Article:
As he did in ‘Britain B.C.’ and ‘Britain A.D.’, eminent archaeologist Francis Pryor challenges familiar historical views of the Middle Ages by examining fresh evidence from the ground.
The term 'Middle Ages' suggests a time between two other ages: a period when nothing much happened. In his radical reassessment, Francis Pryor shows that this is incorrect and that the Middle Ages were actually the time when the modern world was born. This was when Britain moved from Late Antiquity into a world we can recognize: roads and parishes became fixed; familiar institutions, such as the church and local government, came into being; industry became truly industrial; and international trade was now a routine process.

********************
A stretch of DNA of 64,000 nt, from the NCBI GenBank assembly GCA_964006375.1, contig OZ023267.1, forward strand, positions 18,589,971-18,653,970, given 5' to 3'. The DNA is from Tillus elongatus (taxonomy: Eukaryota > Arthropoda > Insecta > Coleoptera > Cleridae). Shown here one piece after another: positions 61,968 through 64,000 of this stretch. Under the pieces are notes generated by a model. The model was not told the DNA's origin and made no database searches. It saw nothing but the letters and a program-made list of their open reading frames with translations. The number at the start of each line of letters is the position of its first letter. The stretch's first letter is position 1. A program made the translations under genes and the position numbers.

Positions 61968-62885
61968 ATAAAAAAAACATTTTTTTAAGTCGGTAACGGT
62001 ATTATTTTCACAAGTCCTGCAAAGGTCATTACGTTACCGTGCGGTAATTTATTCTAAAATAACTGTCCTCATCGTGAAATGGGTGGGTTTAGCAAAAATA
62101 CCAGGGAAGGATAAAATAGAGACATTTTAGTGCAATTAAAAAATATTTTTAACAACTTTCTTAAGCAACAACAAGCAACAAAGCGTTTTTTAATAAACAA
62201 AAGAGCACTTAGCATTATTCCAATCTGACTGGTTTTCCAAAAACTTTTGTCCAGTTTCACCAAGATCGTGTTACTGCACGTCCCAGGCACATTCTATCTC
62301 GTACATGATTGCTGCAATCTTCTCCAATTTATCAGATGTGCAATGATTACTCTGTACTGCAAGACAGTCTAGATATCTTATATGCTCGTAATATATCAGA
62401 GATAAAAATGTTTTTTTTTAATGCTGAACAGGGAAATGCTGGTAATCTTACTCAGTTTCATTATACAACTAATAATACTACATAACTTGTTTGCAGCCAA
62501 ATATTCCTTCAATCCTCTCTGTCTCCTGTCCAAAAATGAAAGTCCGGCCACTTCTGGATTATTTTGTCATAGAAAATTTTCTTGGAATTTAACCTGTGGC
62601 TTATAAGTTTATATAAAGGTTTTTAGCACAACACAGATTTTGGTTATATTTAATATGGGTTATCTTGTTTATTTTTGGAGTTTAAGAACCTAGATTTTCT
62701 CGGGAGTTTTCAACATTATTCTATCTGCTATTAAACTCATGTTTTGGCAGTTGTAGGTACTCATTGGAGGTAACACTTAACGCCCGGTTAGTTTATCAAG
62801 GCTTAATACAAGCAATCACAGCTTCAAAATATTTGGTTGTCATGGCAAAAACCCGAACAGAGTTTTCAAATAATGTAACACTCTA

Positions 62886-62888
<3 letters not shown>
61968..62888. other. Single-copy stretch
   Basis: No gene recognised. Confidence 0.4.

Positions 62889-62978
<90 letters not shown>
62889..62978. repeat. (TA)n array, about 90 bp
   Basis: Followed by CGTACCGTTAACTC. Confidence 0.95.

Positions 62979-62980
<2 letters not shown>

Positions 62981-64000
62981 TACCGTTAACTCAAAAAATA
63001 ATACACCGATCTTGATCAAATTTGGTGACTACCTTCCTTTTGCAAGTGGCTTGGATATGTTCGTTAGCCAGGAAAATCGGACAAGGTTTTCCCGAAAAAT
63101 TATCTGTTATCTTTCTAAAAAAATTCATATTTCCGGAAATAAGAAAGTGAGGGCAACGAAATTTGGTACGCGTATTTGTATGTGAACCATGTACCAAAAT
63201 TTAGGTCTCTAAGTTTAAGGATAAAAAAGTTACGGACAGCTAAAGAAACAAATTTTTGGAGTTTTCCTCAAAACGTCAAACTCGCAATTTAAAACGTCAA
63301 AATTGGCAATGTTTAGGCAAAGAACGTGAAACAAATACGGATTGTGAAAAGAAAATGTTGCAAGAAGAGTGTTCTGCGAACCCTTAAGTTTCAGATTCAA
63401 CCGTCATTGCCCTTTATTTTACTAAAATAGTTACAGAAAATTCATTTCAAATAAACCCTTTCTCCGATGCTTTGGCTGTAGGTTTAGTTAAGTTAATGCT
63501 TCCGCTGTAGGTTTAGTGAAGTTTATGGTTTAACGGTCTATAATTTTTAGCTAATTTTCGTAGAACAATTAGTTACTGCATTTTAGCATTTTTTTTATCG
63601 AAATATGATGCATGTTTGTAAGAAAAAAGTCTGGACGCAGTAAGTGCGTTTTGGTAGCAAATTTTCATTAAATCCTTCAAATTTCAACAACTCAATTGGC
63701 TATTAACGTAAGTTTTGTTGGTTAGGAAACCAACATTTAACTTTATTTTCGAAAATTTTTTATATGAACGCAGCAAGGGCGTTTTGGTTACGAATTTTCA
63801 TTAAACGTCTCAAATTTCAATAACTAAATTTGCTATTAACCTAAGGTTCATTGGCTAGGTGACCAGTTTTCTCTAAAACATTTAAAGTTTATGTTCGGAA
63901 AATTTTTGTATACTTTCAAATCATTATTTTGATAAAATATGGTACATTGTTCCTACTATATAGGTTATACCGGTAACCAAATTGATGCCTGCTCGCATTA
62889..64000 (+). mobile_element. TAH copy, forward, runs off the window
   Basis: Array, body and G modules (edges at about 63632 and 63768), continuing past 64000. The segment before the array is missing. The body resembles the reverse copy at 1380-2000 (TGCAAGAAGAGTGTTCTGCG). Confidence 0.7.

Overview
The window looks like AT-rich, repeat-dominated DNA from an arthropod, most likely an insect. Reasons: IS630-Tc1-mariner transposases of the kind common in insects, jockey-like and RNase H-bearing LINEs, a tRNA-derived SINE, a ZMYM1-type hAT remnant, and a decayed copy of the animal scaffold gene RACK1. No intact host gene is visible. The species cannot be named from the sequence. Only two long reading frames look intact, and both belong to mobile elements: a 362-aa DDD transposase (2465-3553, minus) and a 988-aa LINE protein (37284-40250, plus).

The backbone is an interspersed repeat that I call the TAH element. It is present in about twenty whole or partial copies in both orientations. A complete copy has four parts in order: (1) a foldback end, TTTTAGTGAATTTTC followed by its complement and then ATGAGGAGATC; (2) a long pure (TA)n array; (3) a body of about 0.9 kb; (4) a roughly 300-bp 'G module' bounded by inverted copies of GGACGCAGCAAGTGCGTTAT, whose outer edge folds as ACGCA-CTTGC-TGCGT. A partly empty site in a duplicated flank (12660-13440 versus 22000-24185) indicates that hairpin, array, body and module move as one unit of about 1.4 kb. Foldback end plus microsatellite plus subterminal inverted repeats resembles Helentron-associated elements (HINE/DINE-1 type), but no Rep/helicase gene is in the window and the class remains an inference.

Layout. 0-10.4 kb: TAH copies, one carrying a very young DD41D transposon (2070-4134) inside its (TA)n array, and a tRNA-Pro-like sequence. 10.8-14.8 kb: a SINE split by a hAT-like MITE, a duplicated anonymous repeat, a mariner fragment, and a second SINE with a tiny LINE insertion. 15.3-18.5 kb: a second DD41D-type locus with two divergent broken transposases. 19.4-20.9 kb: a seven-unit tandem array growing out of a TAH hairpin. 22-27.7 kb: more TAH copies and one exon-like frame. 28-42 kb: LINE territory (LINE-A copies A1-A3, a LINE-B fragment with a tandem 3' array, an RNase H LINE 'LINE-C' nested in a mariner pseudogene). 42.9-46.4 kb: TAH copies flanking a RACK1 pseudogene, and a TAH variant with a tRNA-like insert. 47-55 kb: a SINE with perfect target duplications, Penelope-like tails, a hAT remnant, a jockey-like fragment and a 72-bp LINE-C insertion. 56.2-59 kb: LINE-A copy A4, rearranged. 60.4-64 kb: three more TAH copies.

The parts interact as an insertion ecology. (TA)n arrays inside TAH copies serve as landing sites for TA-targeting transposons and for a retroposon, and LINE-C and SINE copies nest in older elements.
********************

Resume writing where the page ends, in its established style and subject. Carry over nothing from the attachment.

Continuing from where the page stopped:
Archaeology shows that the Middle Ages were far from static. Based on everyday evidence, Pryor demonstrates that the British agricultural and industrial revolutions had their roots in this era – as did the explosion of British maritime power in the late 1700s. It stresses the strength of development at the expense of 'revolution' and the profound effect the Black Death had on loosening the grip of the feudal system.
The Middle Ages can now be seen in a fresh light as an era of great inventiveness as the author examines such topics as 'upward mobility'; the power of the Church; the role of the Guilds as precursors of trade unions; and the importance of transport infrastructure such as roads, bridges and shipbuilders.